Gov. Jan Brewer told business leaders Friday that her legislative agenda includes simplifying the "complicated and overly burdensome" process behind the state's transaction privilege tax.
The tax is technically assessed for the privilege of doing business in the state, though it is commonly passed on to the consumer and referred to as a sales tax.
"How can we justify a system that causes the taxpayer to fill out 50 different returns a month?" Brewer said at the Arizona Chamber of Commerce and Industry's Legislative Forecast Luncheon.
Brewer issued an executive order last year creating the Transaction Privilege Tax Simplification Task Force, noting that Arizona's system is among the most complex in the country. The task force recently submitted recommendations to Brewer and legislative leaders.
"And the fix is simple - one form, one point of contact and one audit," Brewer said.
She said an educated workforce is key to attracting and retaining jobs in Arizona.
"Start with K-12 schools. We're implementing Common Core Standards that are benchmarked to the toughest standards worldwide," Brewer said. "We will not only improve what students learn, but how they learn."
Arizona adopted the Common Core Standards in 2010, and schools must have them fully in place by next school year.
At a panel discussion of Republican and Democratic legislative leaders, Senate President Andy Biggs, R-Gilbert, said jobs and education will be at the forefront in the coming session.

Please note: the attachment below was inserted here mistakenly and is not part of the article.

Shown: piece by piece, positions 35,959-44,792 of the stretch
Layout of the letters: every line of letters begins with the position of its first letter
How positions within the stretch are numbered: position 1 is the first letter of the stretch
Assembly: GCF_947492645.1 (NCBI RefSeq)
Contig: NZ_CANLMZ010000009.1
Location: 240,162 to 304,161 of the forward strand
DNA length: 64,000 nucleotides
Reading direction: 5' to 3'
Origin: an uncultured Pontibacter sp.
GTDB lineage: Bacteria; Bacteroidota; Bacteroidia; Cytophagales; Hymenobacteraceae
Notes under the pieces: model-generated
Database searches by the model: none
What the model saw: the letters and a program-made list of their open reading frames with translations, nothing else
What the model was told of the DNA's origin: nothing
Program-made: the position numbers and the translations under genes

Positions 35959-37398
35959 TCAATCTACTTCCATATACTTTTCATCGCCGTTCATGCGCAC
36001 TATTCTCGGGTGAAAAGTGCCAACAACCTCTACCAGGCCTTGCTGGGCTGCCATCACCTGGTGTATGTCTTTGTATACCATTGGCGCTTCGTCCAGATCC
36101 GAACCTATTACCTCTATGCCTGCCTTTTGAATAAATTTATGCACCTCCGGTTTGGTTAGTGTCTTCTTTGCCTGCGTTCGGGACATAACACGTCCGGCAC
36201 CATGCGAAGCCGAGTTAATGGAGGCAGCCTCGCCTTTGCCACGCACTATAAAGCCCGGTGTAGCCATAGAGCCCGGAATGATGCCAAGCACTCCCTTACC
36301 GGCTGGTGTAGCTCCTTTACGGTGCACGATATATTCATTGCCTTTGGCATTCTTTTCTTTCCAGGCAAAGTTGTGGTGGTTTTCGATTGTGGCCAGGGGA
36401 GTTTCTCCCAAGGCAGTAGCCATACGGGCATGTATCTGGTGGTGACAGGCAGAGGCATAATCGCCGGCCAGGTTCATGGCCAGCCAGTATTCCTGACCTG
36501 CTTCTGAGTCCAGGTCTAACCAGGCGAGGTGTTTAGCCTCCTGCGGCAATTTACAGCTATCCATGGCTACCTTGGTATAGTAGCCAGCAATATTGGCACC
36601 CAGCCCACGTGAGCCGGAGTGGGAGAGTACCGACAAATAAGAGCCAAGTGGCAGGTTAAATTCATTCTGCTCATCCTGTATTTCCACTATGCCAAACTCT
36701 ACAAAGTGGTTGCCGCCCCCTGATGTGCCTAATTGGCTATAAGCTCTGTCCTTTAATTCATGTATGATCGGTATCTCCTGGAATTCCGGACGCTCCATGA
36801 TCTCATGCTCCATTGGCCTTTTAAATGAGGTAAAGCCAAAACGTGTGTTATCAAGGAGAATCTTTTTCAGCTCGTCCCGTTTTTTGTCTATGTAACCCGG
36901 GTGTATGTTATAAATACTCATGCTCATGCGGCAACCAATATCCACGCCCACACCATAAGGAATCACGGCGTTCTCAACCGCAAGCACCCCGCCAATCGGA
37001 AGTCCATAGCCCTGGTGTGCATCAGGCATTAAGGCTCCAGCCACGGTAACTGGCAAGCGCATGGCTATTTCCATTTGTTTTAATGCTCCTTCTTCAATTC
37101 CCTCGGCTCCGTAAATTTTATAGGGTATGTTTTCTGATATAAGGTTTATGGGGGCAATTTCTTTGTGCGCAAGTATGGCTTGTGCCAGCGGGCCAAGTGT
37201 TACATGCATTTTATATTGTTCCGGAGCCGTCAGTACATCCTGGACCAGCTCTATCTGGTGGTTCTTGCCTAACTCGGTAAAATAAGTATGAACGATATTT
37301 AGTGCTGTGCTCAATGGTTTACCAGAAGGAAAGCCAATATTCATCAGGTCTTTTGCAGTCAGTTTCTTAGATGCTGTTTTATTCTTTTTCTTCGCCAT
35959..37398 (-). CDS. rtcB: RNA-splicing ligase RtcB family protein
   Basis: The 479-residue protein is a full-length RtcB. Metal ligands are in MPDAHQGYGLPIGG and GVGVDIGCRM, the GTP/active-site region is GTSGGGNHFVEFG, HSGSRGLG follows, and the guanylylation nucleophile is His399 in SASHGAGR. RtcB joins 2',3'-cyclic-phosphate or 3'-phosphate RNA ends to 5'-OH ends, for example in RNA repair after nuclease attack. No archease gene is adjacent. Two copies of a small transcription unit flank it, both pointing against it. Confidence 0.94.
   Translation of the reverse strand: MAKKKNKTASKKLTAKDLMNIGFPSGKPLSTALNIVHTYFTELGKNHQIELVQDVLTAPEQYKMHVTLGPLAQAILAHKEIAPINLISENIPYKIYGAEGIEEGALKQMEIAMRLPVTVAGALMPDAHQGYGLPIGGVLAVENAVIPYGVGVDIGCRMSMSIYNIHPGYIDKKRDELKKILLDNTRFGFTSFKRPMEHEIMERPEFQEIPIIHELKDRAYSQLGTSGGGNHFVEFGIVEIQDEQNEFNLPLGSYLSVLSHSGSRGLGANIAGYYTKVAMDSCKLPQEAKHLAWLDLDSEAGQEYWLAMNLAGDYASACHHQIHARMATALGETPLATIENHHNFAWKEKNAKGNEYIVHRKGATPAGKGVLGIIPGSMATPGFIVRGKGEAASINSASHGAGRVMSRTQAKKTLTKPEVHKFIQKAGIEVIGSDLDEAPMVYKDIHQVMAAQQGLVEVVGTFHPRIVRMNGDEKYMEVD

"We need to convey to the world if we are going to attract and keep businesses here that we have an excellent educational system," Biggs said.
Senate Minority Leader Leah Landrum Taylor, D-Phoenix, said part of improving education should be increasing funding for public schools after years of deep cuts.
"We have to look at our K-12 education as well as our university education," she said.
Rep. Chad Campbell, D-Phoenix, the House minority leader, said Arizona needs to help schools train teachers on the new standards, a process that he said will cost tens of millions of dollars this year and next.
"That's an investment we need to make," he said.
However, Biggs said the first priority is a balanced budget for the coming year and going forward.
"We need to find out how much the budget is and be prepared to see whether we can afford it and how quickly we can fully implement," he said.
House Speaker Andy Tobin, R-Paulden, agreed.
"We don't go all in unless we know we have a balanced budget," he said.